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Is Cash the Answer? Lessons for Child Protection Programming from Peru: The Juntos Together Program Has the Potential to Improve Children's Care and Protection

NCJ Number
Child Abuse and Neglect Volume: 38 Issue: 3 Dated: March 2014 Pages: 383-394
Nicola Jones; Eliana Villar Marquez
Date Published
March 2014
12 pages
This article examines whether the features of Peru's Juntos (Together) program-which provides cash to poor caregivers conditioned on the adoption of improved child-care behaviors - have been successful in not only improving the use of education and health services for children, but also in providing protection from violence, neglect, and exclusion.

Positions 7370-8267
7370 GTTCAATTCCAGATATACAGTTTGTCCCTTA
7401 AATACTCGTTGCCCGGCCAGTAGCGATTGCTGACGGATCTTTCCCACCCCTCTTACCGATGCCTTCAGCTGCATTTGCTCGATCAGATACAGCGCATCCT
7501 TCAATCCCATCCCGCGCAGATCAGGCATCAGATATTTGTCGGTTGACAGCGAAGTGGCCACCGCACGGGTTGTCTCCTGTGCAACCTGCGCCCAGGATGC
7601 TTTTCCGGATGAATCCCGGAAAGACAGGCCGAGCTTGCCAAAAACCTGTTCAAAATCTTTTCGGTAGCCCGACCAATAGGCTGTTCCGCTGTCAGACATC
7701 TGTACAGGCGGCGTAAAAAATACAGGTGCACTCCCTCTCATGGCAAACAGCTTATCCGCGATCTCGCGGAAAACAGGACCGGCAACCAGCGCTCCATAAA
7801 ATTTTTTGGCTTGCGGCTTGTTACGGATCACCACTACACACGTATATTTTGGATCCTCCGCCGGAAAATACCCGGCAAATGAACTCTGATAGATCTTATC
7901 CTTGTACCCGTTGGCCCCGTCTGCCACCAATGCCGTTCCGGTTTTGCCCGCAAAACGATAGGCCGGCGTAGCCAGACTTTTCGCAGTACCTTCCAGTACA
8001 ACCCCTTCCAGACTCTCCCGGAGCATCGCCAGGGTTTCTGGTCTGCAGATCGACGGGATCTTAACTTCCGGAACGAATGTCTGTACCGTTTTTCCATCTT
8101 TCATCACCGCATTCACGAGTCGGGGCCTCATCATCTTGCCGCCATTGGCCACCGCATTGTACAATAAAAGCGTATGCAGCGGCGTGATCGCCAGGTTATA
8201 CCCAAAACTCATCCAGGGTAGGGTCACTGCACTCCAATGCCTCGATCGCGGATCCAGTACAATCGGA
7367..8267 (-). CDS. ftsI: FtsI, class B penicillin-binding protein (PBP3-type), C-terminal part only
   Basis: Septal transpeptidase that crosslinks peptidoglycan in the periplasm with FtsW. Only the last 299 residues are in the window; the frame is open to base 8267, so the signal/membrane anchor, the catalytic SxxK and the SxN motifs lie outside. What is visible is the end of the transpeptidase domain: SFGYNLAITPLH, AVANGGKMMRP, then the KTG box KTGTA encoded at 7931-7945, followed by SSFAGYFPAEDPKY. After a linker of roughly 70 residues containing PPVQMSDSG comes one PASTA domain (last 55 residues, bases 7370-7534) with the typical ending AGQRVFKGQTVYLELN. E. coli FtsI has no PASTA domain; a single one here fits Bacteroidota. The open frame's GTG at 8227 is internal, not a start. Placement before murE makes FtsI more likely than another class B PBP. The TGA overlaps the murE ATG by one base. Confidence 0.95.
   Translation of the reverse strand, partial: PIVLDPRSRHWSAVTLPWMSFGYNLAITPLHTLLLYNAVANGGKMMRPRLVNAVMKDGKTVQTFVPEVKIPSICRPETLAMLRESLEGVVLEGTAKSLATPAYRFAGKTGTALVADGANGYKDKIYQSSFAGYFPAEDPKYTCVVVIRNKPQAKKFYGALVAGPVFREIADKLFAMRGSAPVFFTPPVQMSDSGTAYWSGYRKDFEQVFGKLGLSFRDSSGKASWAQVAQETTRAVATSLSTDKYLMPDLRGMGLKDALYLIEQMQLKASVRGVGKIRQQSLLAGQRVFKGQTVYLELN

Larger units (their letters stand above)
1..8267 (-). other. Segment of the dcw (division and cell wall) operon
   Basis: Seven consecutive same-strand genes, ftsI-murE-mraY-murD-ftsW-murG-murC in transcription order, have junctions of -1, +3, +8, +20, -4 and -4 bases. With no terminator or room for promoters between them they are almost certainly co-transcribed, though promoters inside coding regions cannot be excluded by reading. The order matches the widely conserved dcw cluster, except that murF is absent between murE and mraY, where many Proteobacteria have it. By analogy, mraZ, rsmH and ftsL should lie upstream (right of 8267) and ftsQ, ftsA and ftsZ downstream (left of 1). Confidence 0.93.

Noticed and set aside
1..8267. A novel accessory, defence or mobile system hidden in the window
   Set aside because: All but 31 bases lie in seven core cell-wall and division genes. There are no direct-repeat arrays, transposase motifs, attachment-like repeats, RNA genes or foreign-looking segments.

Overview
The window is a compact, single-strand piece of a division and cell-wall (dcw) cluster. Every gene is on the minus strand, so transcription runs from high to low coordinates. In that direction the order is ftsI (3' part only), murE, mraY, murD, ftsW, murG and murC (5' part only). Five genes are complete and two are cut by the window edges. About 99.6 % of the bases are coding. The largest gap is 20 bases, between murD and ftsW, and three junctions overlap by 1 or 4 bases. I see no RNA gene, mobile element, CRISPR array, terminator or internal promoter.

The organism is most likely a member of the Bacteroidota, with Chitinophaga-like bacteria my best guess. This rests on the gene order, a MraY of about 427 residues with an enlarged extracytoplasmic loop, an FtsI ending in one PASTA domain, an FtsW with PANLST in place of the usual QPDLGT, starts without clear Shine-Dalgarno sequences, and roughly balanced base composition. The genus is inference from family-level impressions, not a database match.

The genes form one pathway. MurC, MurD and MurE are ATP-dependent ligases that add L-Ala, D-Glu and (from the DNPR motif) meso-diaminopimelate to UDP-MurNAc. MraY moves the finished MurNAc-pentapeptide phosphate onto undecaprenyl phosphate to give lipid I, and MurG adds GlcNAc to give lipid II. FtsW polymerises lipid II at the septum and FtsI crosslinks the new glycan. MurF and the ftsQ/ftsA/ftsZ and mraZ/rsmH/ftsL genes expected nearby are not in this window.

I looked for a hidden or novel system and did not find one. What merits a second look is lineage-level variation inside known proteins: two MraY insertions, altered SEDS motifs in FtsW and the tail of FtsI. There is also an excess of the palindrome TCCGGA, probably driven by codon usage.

Although Juntos focuses on countering the drivers of violence and social exclusion, this analysis suggests that children living in poverty in the highlands of Peru remain highly vulnerable to the effects of violence exploitation, neglect, and social exclusion. In order to address this program weakness, this article recommends five programmatic changes. First, track data on children's protection and care. Such data are needed in order to determine whether the program assists in minimizing children's experiences of intra-household, school-based, and community-based violence. Data should be obtained on parental supervision and stimulation, children's involvement in paid and unpaid work, and access to specialized services for children with special needs. Second, provide opportunities for dialog between program managers and beneficiary families and children, so as to improve monitoring and evaluation. Third, strengthen linkages between Juntos staff and the agency charged with children's protection. Such cooperation should facilitate the development of an early warning system that includes guidelines for identifying signs of abuse and neglect. Fourth, reintroduce home visits. Home visits provide opportunities for community facilitators to tailor support to individual beneficiary households and identify children who are experiencing or are at risk for abuse, neglect, or violence. Fifth, make the most of education/awareness-raising sessions between program beneficiaries and those responsible for implementing the program. Interaction between those who deliver program services and beneficiaries provides opportunities to raise awareness about people's rights and entitlements, as well as facilitate referrals and access to needed services. 8 listings for further reading